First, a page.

Candid Thoughts on the Class Act

Updated on October 21, 2011

By Mark D. Bondi, NHA, JD 

I confess that I did not educate myself on all aspects of the recent health reform legislation. This was partially due to my living through health reform #1 in the 1990s when I wasted many hours learning about something that disappeared as completely as the 2011 Pirates chances to make the playoffs.

But since most of my work involves seniors I did feel compelled to study the part of the health reform legislation known as the Class Act. The Community Living Assistance Services and Support Act.  Recently, I found that I may have wasted my efforts again.

The Class Act was to be a consumer financed and federally administered long term care insurance program. I felt the best part of the program for consumers was the relatively modest premiums that were being discussed along with no lifetime limits on benefits. I repeat NO LIFETIME LIMIT ON BENEFITS. As I discussed this legislation at various educational programs that I conduct with seniors I would point out that The Class Act sounded like a great deal for someone interested in long term care insurance.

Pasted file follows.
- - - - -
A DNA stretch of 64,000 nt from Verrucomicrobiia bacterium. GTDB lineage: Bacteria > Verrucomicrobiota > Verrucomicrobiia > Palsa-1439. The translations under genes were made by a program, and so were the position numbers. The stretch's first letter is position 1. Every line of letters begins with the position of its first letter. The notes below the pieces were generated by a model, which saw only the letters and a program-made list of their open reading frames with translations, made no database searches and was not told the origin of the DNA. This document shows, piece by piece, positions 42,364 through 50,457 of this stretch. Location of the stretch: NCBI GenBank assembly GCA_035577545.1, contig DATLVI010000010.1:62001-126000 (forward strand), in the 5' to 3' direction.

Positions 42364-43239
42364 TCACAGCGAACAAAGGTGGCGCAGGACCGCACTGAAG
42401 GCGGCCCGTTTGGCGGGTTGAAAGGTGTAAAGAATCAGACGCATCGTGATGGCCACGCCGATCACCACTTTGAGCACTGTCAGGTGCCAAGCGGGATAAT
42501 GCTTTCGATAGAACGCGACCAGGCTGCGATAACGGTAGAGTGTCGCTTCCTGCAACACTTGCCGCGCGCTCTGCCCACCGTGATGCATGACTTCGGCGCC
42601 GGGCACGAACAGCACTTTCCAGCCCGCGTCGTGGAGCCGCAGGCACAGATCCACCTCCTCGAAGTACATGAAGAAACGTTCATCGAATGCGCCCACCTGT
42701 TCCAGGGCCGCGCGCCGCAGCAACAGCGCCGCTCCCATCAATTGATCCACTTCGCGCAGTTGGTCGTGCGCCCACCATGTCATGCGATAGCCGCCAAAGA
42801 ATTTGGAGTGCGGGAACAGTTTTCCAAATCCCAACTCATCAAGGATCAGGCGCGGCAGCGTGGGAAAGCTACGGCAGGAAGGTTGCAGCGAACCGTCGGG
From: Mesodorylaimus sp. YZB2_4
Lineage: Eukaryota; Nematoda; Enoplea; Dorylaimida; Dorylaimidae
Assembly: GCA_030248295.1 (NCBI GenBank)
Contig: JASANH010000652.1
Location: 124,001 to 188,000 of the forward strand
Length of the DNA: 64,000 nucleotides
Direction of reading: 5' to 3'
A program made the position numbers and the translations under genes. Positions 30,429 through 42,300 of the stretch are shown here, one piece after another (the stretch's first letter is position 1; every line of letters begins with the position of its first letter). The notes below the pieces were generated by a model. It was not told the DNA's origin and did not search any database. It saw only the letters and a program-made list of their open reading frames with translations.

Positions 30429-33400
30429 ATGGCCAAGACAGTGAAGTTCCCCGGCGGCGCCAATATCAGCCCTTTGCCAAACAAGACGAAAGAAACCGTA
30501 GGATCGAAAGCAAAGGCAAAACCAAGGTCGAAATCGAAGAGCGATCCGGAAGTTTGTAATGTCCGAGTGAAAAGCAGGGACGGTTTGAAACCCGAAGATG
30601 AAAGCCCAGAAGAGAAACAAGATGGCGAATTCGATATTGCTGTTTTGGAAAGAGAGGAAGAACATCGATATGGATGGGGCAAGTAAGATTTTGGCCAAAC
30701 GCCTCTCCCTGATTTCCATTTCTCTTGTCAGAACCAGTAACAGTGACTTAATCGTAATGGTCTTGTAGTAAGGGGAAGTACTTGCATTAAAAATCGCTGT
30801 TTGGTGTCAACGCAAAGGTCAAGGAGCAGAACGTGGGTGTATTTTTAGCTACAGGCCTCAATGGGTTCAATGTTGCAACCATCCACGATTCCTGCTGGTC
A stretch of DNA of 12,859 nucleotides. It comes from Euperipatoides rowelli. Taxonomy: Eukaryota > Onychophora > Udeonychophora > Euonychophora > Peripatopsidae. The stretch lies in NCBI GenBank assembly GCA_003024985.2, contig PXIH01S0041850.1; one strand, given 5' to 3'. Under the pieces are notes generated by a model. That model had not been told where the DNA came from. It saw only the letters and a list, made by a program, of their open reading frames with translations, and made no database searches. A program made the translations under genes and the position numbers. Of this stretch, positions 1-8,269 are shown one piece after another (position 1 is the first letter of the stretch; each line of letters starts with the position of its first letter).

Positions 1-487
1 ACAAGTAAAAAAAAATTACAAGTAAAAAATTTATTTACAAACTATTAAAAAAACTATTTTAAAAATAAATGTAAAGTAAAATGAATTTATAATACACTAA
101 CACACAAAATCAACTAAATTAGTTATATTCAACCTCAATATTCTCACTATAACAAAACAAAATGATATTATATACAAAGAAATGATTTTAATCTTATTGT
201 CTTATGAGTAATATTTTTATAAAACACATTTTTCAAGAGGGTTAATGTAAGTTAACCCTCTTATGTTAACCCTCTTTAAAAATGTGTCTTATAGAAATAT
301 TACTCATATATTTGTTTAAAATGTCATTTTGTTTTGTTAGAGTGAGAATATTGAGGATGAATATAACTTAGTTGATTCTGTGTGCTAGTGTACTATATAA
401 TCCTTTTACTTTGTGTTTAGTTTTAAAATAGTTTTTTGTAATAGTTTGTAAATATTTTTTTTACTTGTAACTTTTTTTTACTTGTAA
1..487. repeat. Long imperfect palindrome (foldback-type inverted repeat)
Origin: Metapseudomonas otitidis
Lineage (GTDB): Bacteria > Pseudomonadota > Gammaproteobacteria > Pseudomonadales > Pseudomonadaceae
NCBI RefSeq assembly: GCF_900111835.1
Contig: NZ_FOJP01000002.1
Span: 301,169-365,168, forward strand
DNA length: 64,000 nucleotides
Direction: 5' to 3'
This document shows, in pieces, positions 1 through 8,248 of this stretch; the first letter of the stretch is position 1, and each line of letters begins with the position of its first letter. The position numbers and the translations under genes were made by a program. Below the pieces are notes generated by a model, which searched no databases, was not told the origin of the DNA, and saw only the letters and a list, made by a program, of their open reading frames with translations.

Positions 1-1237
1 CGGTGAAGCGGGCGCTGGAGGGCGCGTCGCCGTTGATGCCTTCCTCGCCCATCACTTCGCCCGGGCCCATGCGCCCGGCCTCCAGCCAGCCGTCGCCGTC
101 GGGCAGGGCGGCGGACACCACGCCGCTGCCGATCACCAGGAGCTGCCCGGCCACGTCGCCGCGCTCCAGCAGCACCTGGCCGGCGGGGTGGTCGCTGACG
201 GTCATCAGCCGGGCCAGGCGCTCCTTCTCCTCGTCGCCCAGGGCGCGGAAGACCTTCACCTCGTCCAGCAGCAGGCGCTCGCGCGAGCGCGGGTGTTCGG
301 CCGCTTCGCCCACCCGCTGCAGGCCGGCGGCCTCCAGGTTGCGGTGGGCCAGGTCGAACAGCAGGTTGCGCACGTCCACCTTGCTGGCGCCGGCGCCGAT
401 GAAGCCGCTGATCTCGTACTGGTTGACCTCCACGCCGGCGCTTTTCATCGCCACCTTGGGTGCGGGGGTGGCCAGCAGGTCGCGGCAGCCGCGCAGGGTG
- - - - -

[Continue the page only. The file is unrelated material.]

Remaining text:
I guess that maybe the deal was too good. As you probably now know,  the Class Act was placed on life support on Friday October 14, 2011 when the Secretary of Health and Human Services said that the program’s financial model would just not work. The premiums needed to support the projected funding needs were not viable for a voluntary program. As the program’s costs increased the premiums would need to increase and this would decrease the number of premium payers. A death spiral for any insurance program. Just ask the many private companies who have struggled with providing long term care insurance policies.

It’s good that we found that this program was not viable before it was implemented. But a larger question remains. How do we fix our broken long term care system? The current system forces those who cannot afford to privately pay for care to become indigent so they can qualify for state supported institutional care. Alternately, seniors can be cared for at home by family members or a spouse.  There may family or a spouse who are capable of providing care if they are not working already, and if they can stand the stress of what is often a 24-7 responsibility. There are some programs that are excellent but funding these programs is an issue.

We need to fix our broken long term care “system”. I guess the Class Act was not the answer – bur an answer is needed.

 Mark Bondi is president of Sherwood Oaks Retirement Community in Cranberry Twp. PA.

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